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Outreach and Educational Activities



The BSL is involved in a variety of outreach activities, ranging from lectures and lab tours to educational displays and the development of classroom materials for K-12 teachers. We maintain an earthquake information tape (510-642-2160) and an extensive set of Web pages, providing basic earthquake and seismic hazard information for northern and central California.

Outreach Overview

The BSL has several on-going outreach programs, such as the educational displays, WWW development, and the Earthquake Research Affiliates Program.

Educational Displays

As part of the BSL's outreach activities, we have made REDI earthquake data available to a number of universities, colleges, and museums as educational displays. As noted above, this year marked the expansion of this program to the K-12 environment. Participating organizations receive a REDI pager and the Qpager software to display the earthquake information. The Qpager program maps the previous seven days of seismicity, with earthquake shown as a dot. The size of the dot indicates the magnitude of the event, while the color of the dot indicates its age. These educational displays have been installed at UC Berkeley (McCone Hall, Earthquake Engineering Research Center, LHS), California Academy of Sciences, CSU Fresno, CSU Northridge, CSU Sacramento, Caltech, College of the Redwoods, Fresno City College, Humboldt State University, San Diego State University, Sonoma State University, Stanford University (Blume Engineering Center, Department of Geophysics), UC Davis, UC Santa Cruz, UC San Diego, and USC. In a pilot project initiated two years ago, the San Francisco Unified School Dis trict has been given two pager systems for use in middle school classrooms.

In addition to the seismicity displays, the BSL provides local waveform feeds for helicorders at several visitor centers associated with BDSN stations (CMB and MHC). Organizations such as LHS, KRON, and KPIX receive feeds from BKS via dedicated phone lines for display, while the USGS Menlo Park uses data from CMB for display in the lobby of the seismology building. The BSL has also loaned a seismometer and helicorder display to the San Leandro Unified School District for their use in science classes.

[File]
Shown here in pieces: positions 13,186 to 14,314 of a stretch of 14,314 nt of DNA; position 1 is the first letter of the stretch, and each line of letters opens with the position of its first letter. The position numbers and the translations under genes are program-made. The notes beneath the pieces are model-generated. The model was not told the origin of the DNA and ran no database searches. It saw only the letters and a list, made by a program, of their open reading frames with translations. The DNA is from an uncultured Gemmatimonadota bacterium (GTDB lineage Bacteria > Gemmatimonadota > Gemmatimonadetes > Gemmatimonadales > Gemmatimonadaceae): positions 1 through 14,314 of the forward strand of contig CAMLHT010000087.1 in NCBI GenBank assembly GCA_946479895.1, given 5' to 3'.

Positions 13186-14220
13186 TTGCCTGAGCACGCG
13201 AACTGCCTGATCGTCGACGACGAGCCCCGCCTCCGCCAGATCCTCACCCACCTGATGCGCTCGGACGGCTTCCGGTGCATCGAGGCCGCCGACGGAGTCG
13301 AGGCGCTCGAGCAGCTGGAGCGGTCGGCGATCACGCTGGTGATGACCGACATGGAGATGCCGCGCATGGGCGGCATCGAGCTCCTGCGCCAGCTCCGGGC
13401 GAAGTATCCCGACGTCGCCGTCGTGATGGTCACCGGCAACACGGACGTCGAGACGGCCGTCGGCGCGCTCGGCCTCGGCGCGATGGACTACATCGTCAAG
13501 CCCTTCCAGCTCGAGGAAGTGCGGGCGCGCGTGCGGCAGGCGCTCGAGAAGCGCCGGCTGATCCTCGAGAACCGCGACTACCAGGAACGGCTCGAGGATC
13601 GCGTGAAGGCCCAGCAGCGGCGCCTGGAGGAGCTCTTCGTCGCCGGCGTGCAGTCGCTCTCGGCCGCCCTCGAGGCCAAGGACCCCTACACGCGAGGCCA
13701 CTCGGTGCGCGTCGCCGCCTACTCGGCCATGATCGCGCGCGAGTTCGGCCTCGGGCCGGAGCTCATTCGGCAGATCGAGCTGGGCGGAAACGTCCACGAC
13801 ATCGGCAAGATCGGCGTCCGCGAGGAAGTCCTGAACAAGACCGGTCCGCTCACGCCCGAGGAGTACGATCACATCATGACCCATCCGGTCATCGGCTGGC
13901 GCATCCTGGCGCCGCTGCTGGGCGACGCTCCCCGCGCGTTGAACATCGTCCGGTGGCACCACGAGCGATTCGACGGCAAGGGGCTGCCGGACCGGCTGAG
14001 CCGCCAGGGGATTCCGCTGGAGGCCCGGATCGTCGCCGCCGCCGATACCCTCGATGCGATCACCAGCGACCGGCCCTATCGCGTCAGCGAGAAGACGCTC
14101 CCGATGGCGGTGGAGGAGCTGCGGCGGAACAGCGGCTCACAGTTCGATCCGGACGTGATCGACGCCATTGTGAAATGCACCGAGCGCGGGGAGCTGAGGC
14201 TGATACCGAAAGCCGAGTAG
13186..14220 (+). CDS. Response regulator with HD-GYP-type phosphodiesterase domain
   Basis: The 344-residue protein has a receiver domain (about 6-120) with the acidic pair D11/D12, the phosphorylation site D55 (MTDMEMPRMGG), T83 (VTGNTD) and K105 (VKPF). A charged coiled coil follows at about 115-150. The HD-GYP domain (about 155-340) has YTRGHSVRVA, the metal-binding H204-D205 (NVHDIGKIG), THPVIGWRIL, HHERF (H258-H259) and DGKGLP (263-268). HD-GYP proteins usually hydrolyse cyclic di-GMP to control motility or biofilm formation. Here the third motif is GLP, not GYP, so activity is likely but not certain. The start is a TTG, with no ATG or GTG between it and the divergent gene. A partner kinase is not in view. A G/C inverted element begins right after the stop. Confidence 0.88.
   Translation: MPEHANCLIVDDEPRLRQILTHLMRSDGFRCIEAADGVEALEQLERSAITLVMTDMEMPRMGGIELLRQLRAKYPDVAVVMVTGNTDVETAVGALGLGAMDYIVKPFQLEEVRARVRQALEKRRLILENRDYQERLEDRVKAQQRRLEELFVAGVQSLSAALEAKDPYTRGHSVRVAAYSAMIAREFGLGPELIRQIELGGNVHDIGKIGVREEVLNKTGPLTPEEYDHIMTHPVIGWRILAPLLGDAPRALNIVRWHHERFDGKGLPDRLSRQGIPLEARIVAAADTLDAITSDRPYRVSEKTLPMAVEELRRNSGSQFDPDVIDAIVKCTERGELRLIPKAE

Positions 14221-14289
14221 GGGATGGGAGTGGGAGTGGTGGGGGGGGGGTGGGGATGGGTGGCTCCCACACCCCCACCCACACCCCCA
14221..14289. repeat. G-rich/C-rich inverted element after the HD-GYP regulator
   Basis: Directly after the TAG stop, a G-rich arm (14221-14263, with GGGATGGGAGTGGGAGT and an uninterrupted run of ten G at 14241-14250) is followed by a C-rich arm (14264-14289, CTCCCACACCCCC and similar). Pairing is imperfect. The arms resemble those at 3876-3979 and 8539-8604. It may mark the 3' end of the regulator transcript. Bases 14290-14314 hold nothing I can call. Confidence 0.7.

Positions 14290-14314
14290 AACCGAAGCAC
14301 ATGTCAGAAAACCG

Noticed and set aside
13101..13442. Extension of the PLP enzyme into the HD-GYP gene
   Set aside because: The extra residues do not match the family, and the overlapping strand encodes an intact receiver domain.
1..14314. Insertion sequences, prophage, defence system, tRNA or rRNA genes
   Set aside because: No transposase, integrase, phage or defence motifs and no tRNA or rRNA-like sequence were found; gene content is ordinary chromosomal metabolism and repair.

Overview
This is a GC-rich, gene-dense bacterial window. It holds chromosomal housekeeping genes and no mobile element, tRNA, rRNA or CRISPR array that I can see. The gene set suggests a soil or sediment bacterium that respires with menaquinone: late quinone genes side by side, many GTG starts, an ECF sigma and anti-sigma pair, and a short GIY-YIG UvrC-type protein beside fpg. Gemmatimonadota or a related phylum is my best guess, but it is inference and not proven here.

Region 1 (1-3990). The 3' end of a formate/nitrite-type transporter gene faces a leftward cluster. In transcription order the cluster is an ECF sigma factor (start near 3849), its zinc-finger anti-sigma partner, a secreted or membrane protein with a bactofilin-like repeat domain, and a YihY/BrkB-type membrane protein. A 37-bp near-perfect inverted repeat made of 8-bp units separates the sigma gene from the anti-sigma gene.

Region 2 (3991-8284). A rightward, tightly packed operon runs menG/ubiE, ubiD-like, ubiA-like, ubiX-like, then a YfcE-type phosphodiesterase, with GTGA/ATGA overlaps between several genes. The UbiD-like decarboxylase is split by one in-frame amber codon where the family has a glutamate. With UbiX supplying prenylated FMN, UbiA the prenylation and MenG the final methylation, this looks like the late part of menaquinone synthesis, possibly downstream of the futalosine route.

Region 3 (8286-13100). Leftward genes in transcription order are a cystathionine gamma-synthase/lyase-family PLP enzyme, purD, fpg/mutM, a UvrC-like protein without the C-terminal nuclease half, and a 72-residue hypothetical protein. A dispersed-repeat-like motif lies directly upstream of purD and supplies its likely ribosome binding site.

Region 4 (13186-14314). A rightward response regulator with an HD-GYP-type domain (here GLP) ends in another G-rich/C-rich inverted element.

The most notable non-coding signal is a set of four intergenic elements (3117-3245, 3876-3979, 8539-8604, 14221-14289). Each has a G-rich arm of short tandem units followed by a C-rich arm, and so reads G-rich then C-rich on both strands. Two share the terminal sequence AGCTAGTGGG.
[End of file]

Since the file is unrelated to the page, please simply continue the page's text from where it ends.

Over the last year, we have continued to expand our presence on the WWW. Our primary goal has been to provide a source of earthquake information for the public, although we also provide information about the networks, such as station profiles, which benefits the research community as well. We provide such information as seminar schedules, course advertisements, descriptions of operations and research, updates on recent earthquake activity, details on Bay Area seismicity and hazards, and links to other earthquake and earth science servers. We also use the WWW server for our own information distribution, with such details as the computing and operational resources, rosters, and schedules for various purposes.

Earthquake Research Affiliates Program

The UC Berkeley Earthquake Research Affiliates (ERA) Program is an outreach project of the BSL, the Department of Geology and Geophysics, and the Earthquake Engineering Research Center. The purpose is to promote the support of earthquake research while involving corporations and governmental agencies in academic investigation and education activities such as conferences and field trips. The ERA program provides an interface between the academic investigation and practical application of earthquake studies.

2000-2001 Activities

Interactive University Project

During 2001-2002, the ISTAT (Integrating Science, Teaching, and Technology) Project drew to a close. This collaboration, part of the the Interactive University Project (IUP), brought the BSL, the Museum of Paleontology, the Space Sciences Laboratory, and the Center for Particle Astrophysics together in an earth and space science cluster, with a focus on education in "Integrating Science, Teaching, and Technology" (ISTAT) with a focus grades 6-12. We received a small 18 month grant in 1996 to initiate this project. Based on our success, we submitted a second proposal in 1998 and received funding for a 3 year project with Gloria Davis Middle School, Horace Mann Academic Middle School, Galileo High School, Mission High School, and Thurgood Marshall Academic High School in the San Francisco Unified School District (http://www.UCMP.Berkeley.EDU/IU/).